Britain launches broad homeland defense plan

Published 15 November 2007

Gordon Brown offers details of new homeland defense initiative, increasing the security budget from £2.5 billion to £3.5 billion by 2011, placing emphasis on protecting venues where crowds gather; budget includes £400 million for fighting radicalization abroad

British prime minister Gordon Brown has revealed details of new security measures in a statement to Parliament yesterday. Speaking to MPs following the regular prime minister’s questions session, Brown said the government would focus on how to “root out terrrorism” and how to “strengthen communities” to prevent extremism gaining a foothold. A National Security Strategy will be published “in the next few weeks” and a Counter Terrorism Bill was also being drawn up, he said. The PM listed a number of measures to be taken to improve security in public places in light of Lord West’s report delivered to minister’s today. These include the construction of “robust barriers” and parking exclusion zones as well as upgrading the blast resistance of buildings such as train station, airports, hospitals, and sports venues. Plans also exist to provide detailed guidance to businesses, such as theaters and restaurants, and training for civilian staff from a team of 160 counterterrorism officers. The security budget will increase from £2.5 billion to £3.5 billion by 2011, the PM said. Brown stressed the importance of engaging with communities and vulnerable young people to counter “extremist influences.” The battle for “hearts and minds” will require action through schools, community, sports and faith groups across the country, he said. The PM also gave details of a new 25,000-strong Border Agency with the power to detain people on suspicion of criminal activity including terrorism.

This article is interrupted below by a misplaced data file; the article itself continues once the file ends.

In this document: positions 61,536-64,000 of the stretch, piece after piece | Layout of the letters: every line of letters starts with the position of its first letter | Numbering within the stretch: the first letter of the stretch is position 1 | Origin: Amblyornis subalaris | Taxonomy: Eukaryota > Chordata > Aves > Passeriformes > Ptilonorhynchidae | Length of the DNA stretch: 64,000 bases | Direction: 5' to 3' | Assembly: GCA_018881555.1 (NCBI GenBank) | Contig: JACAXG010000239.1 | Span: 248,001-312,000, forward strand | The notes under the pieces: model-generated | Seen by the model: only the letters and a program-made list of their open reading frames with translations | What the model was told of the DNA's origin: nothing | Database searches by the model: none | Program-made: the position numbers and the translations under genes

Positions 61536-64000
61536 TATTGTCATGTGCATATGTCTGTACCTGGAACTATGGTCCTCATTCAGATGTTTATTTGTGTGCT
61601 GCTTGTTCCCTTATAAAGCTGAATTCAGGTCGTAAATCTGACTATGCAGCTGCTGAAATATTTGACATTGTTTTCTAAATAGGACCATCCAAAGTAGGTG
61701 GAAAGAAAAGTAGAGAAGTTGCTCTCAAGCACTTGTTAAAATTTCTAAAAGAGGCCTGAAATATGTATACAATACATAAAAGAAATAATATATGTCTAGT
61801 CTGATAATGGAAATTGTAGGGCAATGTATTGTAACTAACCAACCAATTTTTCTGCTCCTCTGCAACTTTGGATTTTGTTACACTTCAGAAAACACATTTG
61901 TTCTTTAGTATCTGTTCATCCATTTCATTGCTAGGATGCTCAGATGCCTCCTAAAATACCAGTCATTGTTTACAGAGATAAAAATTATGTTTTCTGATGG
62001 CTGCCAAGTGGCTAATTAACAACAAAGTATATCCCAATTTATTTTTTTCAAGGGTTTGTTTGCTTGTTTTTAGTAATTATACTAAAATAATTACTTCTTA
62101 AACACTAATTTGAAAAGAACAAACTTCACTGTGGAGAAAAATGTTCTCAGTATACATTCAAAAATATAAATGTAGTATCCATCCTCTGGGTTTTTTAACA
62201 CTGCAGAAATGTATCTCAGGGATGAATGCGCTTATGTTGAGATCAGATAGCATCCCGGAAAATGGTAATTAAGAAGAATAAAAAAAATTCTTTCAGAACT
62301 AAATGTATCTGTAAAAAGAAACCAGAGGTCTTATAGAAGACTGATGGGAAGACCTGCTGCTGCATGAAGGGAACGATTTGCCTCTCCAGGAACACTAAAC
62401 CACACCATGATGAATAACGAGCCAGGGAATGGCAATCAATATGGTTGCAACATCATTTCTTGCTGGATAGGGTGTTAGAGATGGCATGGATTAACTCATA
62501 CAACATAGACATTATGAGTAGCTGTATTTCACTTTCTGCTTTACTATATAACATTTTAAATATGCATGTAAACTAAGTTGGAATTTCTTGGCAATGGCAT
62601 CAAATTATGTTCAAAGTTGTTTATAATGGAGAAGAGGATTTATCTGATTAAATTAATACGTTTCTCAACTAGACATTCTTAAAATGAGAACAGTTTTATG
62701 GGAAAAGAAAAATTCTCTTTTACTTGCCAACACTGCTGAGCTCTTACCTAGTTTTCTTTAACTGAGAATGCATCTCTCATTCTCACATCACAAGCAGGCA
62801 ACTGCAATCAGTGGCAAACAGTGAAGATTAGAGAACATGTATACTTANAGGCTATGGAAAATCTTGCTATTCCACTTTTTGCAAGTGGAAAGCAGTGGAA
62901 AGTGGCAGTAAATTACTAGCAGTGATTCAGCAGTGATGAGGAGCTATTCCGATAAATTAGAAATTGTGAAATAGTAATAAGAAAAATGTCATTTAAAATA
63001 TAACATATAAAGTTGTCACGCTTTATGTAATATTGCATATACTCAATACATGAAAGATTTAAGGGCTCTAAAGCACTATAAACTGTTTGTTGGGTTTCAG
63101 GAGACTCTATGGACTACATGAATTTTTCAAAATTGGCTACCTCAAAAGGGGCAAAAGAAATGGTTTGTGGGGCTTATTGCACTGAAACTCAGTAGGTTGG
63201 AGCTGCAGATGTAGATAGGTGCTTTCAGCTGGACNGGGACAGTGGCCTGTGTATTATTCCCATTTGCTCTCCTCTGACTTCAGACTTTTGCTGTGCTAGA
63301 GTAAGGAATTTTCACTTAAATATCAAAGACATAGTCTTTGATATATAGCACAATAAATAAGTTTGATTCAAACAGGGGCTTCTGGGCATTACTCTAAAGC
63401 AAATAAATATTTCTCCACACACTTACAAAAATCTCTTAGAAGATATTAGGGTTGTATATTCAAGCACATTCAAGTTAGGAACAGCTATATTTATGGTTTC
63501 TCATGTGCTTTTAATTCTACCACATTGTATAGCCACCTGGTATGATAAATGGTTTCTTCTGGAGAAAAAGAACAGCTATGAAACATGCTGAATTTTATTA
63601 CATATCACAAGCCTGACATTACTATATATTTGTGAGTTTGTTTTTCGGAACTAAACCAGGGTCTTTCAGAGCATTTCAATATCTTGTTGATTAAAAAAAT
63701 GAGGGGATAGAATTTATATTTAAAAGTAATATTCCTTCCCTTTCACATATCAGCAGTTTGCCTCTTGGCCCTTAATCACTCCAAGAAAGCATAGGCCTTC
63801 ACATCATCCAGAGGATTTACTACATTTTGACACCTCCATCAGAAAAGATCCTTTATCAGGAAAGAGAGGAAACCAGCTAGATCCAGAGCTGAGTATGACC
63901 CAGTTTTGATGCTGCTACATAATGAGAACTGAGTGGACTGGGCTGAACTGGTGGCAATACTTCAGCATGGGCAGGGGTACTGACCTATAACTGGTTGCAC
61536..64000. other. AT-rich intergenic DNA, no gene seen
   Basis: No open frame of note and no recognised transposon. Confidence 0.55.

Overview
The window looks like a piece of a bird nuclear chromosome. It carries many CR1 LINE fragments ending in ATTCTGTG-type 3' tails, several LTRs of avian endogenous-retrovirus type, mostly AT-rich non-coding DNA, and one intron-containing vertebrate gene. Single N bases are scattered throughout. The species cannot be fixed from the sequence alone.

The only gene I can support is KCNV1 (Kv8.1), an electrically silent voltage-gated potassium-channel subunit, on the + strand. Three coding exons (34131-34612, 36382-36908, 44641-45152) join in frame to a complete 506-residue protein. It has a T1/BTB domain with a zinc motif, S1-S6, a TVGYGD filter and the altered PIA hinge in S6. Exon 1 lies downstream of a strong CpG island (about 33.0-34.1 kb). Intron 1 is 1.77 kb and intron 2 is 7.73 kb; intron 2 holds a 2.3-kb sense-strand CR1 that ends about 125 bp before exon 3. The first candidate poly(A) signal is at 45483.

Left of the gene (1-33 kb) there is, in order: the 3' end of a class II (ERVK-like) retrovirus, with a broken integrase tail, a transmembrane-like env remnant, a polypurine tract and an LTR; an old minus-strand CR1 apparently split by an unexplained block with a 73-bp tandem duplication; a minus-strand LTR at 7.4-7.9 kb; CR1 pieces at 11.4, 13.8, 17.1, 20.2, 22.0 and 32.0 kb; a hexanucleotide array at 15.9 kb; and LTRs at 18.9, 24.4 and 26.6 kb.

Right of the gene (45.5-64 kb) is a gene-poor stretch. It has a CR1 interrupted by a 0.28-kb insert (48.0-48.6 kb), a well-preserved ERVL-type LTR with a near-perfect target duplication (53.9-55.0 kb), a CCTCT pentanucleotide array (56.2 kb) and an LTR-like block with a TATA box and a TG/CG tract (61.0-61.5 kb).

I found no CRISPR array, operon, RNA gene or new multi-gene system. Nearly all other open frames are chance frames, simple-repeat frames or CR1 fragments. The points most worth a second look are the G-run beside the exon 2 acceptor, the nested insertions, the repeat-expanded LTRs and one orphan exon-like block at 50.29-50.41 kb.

In addition, Britain will boost security at stations, airports, and other potential targets to protect them against car bombings and counter a growing threat from Islamist militants. Britain would spend £400 million ($831 million) abroad on fighting radicalization. For the first time, Britain will sponsor events in Pakistan to counter extremist propaganda.

The measures announced yesterday follow a review of possible infrastructure weaknesses begun after the discovery of car bombs in London and an attack on Scotland’s Glasgow Airport in June. The Glasgow incident, in which a fuel-laden jeep was rammed into the entrance of the airport causing a huge fireball, was the most dramatic attack in Britain since four suicide bombers killed fifty-two people on London’s transport system on 7 July 2005. “The conclusion today of the review … identifies a need to step up physical protection against possible vehicle bomb attacks,” Brown said. “This will include, where judged necessary, improved security at railway stations … and at airport terminals, ports and over 100 sensitive installations”.

The measures come a week after Jonathan Evans, head of the MI5 domestic intelligence agency, warned the number of Islamists in Britain was growing. He said there were 2,000 people who posed a direct threat to national security, some as young as 15, and the agency suspected there were as many others as yet unknown.